Hello, Sir & Madame, Would You Like a Cup of REAL Tea?

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37 Comments Add yours

  1. Cute post not much of a hot tea drinker but loveeeeee sweet teas!

    1. Thanks, Cheryl! I love sweet teas too! I read that adding a small amount of baking soda makes the southern recipe perfect.

      1. Hi Lana, a favorite here is Cinnamon Sweet Tea it is always in my refrigerator! Don’t know about baking soda???? I’ll pass and just keep rolling along! LOL

      2. YUM! I’ll need to give this a try! Yea, I wasn’t sure about the baking soda addition…a little goes a long way & could ruin the tea! I ruined an entire pot of pasta sauce once by adding just a small amount of baking soda…never again! Thanks, Hon 🙂

      3. LOL we do have some mishaps in the kitchen! Have a lovely Sunday! Cheryl xo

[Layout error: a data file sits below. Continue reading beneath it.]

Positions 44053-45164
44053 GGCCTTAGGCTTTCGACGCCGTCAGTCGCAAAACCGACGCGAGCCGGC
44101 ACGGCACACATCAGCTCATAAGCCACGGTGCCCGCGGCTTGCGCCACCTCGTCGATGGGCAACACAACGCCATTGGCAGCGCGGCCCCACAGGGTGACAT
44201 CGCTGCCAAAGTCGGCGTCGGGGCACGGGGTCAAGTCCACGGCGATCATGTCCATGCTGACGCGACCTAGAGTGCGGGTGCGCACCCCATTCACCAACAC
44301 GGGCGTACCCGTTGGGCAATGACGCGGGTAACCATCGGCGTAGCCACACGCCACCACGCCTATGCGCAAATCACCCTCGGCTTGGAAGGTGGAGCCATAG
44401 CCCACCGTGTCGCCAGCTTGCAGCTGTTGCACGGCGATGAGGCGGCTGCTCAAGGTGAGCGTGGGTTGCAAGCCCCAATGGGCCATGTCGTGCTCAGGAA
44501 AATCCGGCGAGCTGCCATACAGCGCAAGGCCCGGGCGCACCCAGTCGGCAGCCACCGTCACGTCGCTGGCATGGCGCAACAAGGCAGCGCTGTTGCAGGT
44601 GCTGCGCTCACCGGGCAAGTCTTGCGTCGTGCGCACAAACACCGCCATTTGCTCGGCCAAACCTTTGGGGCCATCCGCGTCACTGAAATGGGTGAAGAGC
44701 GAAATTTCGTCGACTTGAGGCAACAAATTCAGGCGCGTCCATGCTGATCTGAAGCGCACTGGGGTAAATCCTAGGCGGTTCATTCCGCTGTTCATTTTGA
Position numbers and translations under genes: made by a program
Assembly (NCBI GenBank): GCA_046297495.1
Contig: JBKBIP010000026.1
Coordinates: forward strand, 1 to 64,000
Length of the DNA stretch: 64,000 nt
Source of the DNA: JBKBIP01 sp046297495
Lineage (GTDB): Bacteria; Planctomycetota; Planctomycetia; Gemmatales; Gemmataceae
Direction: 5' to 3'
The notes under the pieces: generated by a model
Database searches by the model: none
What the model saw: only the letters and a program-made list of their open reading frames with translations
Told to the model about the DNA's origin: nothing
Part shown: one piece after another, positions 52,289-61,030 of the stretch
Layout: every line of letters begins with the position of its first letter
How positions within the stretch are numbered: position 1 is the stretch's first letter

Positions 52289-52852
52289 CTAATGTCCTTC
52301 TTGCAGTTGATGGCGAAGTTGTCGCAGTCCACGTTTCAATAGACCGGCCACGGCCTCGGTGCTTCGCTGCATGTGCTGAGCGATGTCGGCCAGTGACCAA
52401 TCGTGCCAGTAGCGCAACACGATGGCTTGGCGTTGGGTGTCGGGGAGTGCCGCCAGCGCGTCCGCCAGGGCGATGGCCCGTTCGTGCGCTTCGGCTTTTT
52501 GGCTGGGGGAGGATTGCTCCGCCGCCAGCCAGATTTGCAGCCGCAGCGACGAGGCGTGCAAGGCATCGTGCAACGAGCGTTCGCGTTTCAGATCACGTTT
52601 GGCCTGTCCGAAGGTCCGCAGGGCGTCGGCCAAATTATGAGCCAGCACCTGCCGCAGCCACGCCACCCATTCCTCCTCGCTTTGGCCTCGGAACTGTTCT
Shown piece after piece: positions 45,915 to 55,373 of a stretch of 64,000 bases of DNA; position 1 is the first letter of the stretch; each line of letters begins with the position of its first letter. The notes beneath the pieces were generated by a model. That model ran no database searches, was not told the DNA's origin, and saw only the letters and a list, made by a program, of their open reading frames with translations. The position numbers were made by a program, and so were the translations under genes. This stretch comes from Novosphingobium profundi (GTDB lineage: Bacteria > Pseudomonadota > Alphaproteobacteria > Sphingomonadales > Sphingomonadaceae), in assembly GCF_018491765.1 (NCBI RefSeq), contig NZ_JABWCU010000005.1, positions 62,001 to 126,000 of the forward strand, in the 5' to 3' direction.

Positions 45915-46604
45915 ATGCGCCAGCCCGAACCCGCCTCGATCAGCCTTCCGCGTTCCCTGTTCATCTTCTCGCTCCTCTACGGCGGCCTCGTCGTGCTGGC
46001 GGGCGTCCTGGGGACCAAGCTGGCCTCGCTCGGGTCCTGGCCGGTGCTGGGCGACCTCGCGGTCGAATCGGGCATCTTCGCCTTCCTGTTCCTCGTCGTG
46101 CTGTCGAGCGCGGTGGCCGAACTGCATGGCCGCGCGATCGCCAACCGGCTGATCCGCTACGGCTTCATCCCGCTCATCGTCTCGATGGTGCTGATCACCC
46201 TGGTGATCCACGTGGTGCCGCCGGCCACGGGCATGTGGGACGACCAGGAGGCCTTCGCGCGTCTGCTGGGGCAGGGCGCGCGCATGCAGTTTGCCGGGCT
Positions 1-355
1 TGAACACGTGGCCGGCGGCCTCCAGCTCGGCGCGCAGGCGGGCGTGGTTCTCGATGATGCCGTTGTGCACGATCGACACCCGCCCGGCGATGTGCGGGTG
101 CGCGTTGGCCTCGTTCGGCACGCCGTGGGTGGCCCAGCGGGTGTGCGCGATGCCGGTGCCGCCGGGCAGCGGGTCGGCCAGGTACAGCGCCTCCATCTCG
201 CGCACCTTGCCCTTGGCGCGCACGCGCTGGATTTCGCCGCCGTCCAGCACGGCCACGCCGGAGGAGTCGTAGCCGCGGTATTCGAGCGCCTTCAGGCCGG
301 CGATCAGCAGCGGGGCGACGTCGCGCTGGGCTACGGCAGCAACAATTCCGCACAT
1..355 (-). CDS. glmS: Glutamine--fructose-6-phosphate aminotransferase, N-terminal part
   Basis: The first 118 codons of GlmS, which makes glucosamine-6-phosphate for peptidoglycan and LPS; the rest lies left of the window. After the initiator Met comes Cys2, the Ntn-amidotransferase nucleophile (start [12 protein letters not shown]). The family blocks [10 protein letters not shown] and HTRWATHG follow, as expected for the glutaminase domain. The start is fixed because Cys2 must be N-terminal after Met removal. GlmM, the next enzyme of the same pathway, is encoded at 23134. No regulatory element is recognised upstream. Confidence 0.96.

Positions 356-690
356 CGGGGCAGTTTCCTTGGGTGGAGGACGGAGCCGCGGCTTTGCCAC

2. Meritings says:

    Lovely cup and saucer! I hate tea in a mug, which seems to be the norm nowadays. Best from a china cup!

    1. This couldn’t me more true! Mugs are too bold & bulky for a delicate cup of British tea! Thanks so much!

  3. I just LOVE tea, but no sweetener for me (and I’m even a native-born Texan)! Thank you for all the tea tidbits. I have one of those metal ball infusers, but haven’t used it in years. Now I use it to put the bag of spices for corned beef in it. 🙂

    1. That’s a fabulous idea, Kathryn! We learn something new every day! So clever! I need to remember this for saint Patrick’s day!